Disaster Planning for Your BusinessRieva Lesonsky
Does your small business have a disaster plan in place? One glance at the headlines on any given day should be enough to convince you that disaster can strike anytime, anywhere. From blackouts to blizzards, from hurricanes to floods, Mother Nature has many ways of throwing a monkey wrench into your business.
A good disaster plan can protect your employees, your property and your business. It also makes it easier for your business to get up and running again after the disaster is over. Here are six steps to follow to create an emergency response plan.
- Identify potential risks to your business and what their effect could be. Different areas of the country are susceptible to different kinds of disasters. Once you've identified risks, assess how likely each is to happen, and what the impact on your business would be. For example, if your business is in a flood zone and you have valuable equipment on the ground floor, the impact could be quite extreme. Your business insurance agent can ensure you have adequate insurance for likely risks, especially disasters such as floods or earthquakes that typically aren't included in the standard business owner's insurance policy.
- Plan your immediate response. If a disaster strikes while you and your employees are at work, what will you do? You need a plan for how to evacuate the building or otherwise keep employees safe, where to regroup afterwards, and how to make sure everyone is accounted for. Put together an emergency kit that includes water, non-perishable food, first aid supplies, flashlights, tools, batteries and a battery-operated radio.
- Get employees involved. To help maintain order and act quickly during an emergency, it helps to have employees designated to lead evacuations, do head counts and otherwise take charge. Designate a leader and a second-in-command for each department or workgroup. You can even put a team of employees in charge of developing your disaster plan.
- Plan for rapid communication. Put together a contact list that has multiple ways to get in touch with everyone on your staff (including home phone, cell phone, work email, personal email, etc.). Set up companywide group email and text lists you can use to instantly alert everyone of critical information. For example, if nearby fires cut off power lines to the area early in the morning, you can tell employees who are still at home not to bother coming in.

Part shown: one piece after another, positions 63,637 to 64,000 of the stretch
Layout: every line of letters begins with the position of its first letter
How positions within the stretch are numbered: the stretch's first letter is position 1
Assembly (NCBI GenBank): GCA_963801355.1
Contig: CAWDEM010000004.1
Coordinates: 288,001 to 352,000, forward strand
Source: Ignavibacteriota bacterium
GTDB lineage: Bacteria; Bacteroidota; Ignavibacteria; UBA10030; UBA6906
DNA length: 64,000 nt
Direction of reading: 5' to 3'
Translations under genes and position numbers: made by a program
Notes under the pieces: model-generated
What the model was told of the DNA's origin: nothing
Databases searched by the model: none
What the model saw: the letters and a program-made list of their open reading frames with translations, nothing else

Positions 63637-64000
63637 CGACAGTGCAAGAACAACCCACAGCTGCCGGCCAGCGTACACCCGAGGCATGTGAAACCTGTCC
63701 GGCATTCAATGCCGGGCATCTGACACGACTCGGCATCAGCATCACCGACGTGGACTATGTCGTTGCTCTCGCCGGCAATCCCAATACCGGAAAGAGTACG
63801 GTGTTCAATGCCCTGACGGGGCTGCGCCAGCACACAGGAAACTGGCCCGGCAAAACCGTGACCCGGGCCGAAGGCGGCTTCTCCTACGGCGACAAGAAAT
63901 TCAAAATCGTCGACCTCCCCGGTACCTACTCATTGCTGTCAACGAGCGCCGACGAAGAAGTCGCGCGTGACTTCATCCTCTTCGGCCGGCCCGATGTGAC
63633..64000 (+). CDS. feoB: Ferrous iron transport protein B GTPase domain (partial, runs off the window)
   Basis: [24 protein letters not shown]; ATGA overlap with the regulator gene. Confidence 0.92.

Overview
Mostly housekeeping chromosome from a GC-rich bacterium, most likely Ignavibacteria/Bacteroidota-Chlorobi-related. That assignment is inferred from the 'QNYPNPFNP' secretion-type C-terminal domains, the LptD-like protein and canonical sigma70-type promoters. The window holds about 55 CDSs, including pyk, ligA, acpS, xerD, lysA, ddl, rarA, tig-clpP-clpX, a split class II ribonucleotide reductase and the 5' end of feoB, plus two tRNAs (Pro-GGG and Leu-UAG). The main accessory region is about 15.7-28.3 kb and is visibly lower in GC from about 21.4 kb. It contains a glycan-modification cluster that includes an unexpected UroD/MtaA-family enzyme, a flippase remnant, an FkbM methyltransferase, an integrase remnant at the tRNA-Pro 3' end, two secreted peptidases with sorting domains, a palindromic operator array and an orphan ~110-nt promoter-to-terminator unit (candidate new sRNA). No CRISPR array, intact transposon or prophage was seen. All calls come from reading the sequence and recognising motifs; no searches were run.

- Create a business continuity plan. How would you keep your business running if you couldn’t access your facility for weeks or even months? Could employees work from home? Could you sublet space from another business? What types of co-working spaces are available nearby? Also consider the locations of key suppliers, contractors and partners. If they are likely to be affected by the same disaster, you might need to develop relationships with some backups in other parts of the country.
- Organize your data. Be prepared before disaster strikes by putting critical information in the cloud where you and your employees can access it from anywhere. This includes employee, vendor and customer contact information; financial data, such as account information, tax documents and returns, and bookkeeping records; insurance documents; and anything else you would need to run your business remotely. Protect sensitive information by giving access to employees only as needed.
The Federal Emergency Management Agency (FEMA) has a wealth of resources to help you develop an emergency preparedness plan for your business.
Rieva Lesonsky is CEO of GrowBiz Media, a media and custom content company focusing on small business and entrepreneurship.